The UN Secretary-General has announced the selection of Volker Perthes as Special Envoy of the Secretary General to Sudan and Head of the UN Integrated Transition Support Mission in Sudan (UNITAMS).
Reportedly, five diplomats competed in last months of 2020 for the UNITAMS top job. Sudan's Prime Minister Abdallah Hamdok would like a European to take the post, but Russia and China disagreed.
It seems that the prime minister succeeded, as the newly appointed UNITAMS head is a German national. Between 2005 and 2020, he was director of the German Institute for International and Security Affairs. In addition, he headed the Ceasefire Task Force of the International Syria Support Group between 2016-2018. In 2015-2016, he served as Senior Advisor to the UN Special Envoy for Syria.
The UN Security Council (UNSC) decided on the establishment of UNITAMS on June 3 last year, in response to the official request of the Sudanese government sent to the UN Secretary General on February 27, to provide a Chapter VI peace support operation to Sudan,
On the same day, the UNCS also extended the mandate of the hybrid United Nations-African Union mission in Darfur (UNAMID) until December 31, 2020, after which the peacekeepers will definitely leave Sudan.
PM Hamdok explained at the time that “We requested assistance in the form of a mission that helps us in addressing transition issues, chief among which is financing the implementation of the peace agreements that are imminent, for instance the establishment of schools and hospitals, something similar to the Marshall Plan”.
A group of 98 Sudanese civil society activists however urged the PM on May 4 already, to add ‘physical protection’ to his request for a new UN mission. The activists doubted if Sudan is able protect its citizens one year after the ousting of the regime headed by Omar Al Bashir.
This doubt was reflected by Amnesty International in December this year. In a statement on December 9, the international human rights watchdog urged the UN Security Council “in light of failure by government security forces to protect civilians in recent months” to extend the mandate of UNAMID by at least six months.
Thousands of displaced people in Kalma camp, South Darfur, even staged a weeks-long sit-in in front of the UNAMID office in the camp, calling for an extension of the mission’s mandate.
Displaced leaders also complained about army forces and paramilitaries of the Rapid Support Forces entering the camps, and harassing people. They called on the UNSC to form a committee to study the current situation and extent of crimes and violence in Darfur before withdrawing the UNAMID mission.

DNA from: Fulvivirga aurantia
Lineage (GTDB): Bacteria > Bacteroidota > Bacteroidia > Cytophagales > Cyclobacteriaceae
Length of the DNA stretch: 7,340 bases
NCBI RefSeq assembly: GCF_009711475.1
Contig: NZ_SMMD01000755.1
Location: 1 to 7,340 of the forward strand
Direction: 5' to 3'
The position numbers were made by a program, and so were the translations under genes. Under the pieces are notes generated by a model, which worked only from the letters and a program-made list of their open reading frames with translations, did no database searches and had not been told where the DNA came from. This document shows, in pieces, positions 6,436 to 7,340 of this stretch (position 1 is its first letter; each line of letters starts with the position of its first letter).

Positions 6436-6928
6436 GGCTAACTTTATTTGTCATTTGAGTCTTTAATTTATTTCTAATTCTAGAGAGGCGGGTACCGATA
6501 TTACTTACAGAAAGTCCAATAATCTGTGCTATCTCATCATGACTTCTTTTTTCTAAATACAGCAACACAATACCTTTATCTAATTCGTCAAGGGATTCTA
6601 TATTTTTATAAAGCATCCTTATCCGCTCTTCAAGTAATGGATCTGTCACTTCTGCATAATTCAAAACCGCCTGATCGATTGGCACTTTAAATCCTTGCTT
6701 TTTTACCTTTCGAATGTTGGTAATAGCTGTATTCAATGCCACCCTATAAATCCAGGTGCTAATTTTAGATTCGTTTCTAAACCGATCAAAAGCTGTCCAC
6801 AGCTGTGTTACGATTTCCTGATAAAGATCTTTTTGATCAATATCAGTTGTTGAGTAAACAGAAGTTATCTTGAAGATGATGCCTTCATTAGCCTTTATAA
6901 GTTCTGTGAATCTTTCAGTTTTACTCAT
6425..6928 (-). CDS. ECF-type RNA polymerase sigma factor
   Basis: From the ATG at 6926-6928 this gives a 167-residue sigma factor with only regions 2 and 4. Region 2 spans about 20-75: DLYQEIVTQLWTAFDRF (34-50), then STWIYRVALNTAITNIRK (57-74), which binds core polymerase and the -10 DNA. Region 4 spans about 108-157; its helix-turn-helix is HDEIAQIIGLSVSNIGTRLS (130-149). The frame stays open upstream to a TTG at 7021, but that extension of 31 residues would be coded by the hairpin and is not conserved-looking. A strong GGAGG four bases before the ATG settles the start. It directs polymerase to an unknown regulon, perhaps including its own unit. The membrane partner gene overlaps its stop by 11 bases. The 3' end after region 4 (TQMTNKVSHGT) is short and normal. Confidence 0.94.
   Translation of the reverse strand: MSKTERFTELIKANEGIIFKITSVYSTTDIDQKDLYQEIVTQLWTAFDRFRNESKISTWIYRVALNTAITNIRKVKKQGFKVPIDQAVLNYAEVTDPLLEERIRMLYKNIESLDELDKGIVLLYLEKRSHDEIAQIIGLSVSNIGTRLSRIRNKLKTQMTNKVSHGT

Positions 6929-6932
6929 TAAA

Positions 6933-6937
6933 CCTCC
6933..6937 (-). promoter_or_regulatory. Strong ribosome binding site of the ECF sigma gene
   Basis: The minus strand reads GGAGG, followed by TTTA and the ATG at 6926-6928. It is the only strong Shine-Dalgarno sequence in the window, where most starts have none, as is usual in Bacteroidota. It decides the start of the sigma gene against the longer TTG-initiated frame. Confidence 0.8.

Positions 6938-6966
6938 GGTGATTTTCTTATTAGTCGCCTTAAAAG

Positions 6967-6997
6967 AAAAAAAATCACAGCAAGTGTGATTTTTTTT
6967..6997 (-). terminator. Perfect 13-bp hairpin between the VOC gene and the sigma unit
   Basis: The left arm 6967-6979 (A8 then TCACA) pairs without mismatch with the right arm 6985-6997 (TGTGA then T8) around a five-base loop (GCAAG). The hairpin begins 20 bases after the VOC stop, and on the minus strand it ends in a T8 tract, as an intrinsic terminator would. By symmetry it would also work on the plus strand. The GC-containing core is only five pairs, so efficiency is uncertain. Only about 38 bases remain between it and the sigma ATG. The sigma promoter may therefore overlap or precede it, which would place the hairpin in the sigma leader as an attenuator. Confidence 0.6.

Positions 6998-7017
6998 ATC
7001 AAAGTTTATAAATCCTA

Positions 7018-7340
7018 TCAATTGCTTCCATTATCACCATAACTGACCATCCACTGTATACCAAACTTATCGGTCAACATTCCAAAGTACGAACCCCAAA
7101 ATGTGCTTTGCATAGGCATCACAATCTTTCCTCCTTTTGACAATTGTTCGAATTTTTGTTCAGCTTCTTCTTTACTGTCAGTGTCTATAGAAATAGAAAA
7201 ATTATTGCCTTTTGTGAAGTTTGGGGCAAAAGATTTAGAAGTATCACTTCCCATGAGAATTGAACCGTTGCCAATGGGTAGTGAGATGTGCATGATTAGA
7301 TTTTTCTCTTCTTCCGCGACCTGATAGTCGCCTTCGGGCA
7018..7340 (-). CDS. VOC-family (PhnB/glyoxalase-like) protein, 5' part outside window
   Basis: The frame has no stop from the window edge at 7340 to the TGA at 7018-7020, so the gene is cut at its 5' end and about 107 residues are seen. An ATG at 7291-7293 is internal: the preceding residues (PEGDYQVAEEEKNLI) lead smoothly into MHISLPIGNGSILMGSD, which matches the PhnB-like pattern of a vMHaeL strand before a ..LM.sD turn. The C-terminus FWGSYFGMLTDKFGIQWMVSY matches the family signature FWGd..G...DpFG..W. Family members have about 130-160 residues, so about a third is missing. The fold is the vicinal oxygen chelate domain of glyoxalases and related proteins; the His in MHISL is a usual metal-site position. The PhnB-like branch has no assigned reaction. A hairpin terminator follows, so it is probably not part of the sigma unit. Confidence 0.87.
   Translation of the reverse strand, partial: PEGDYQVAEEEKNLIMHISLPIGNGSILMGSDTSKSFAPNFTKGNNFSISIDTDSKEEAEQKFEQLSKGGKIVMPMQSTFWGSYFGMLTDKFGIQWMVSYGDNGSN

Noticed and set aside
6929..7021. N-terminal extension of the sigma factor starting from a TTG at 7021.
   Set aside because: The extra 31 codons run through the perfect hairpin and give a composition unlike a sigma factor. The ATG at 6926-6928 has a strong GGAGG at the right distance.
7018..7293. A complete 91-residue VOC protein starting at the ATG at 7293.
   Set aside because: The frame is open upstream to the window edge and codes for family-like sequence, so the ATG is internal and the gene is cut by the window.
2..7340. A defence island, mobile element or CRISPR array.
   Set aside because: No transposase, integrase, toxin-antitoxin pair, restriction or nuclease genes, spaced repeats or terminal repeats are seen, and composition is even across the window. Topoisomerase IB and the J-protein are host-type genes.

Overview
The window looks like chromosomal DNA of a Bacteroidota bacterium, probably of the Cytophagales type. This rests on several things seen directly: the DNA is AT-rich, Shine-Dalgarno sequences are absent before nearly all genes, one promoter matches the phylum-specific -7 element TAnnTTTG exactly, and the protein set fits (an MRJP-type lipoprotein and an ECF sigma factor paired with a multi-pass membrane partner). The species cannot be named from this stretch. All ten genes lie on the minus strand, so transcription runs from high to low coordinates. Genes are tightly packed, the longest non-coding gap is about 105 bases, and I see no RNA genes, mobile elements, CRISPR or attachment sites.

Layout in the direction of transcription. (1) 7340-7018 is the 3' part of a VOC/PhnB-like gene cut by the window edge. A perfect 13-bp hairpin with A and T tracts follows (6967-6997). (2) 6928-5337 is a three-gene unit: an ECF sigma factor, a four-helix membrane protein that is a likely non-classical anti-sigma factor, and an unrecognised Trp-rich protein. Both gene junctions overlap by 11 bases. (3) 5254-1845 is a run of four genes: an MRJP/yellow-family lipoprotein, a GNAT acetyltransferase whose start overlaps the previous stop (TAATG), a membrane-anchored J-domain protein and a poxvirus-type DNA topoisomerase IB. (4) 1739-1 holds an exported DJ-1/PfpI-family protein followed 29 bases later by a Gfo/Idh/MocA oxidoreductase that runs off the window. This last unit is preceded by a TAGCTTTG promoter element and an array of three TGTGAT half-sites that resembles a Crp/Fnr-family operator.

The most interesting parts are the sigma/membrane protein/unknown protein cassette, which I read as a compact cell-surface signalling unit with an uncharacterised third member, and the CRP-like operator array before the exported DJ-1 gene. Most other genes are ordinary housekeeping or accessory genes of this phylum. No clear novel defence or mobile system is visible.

In an interview on the occasion of the mission’s exit, UNAMID Joint Special Representative Jeremiah Mamabolo acknowledged that the situation in Darfur improved, but not enough. “Fighting is not over yet in Darfur,” he stated, but he expressed optimism about the future. “Transitional arrangements are always messy. I say to the people in Darfur: There is light at the end of the tunnel.”
Public prosecutors absent
According to North Darfur Governor Mohamed Arabi, the inability of the police forces to follow up criminal acts can be attributed “to the scarcity of resources, the absence of prosecution officers and courts in large areas of the state, a culture of non-accountability, and the absence of the rule of law”.
During his visit to the northern localities of El Tina, Um Baru, and Karnoi, Arabi said that his government will immediately start securing the trade route that connects the state capital of El Fasher with Kutum and the three other localities in the northern part of the state, without waiting for the formation of the specific peace forces to be formed after the exit of UNAMID.
He further said that the Sudanese Public Prosecution will appoint a public prosecutor for each of El Tina, Um Baru, and Karnoi localities.
In Central Darfur, Mutasim Idris (35) was abducted in the area of Waranga, 18 km north of Nierteti, on Tuesday.
Speaking to Radio Dabanga, a neighbour of the victim reported that a group of 10 gunmen, riding in a Land Cruiser and wearing uniforms of the Rapid Support Forces, stormed Idris’ home on Tuesday evening.
“They took him with them in eastern direction towards the area of Gourni,” he said. “His family was unable to obtain information about the reason for the kidnapping and his whereabouts.”
Radio Dabanga’s editorial independence means that we can continue to provide factual updates about political developments to Sudanese and international actors, educate people about how to avoid outbreaks of infectious diseases, and provide a window to the world for those in all corners of Sudan. Support Radio Dabanga for as little as €2.50, the equivalent of a cup of coffee.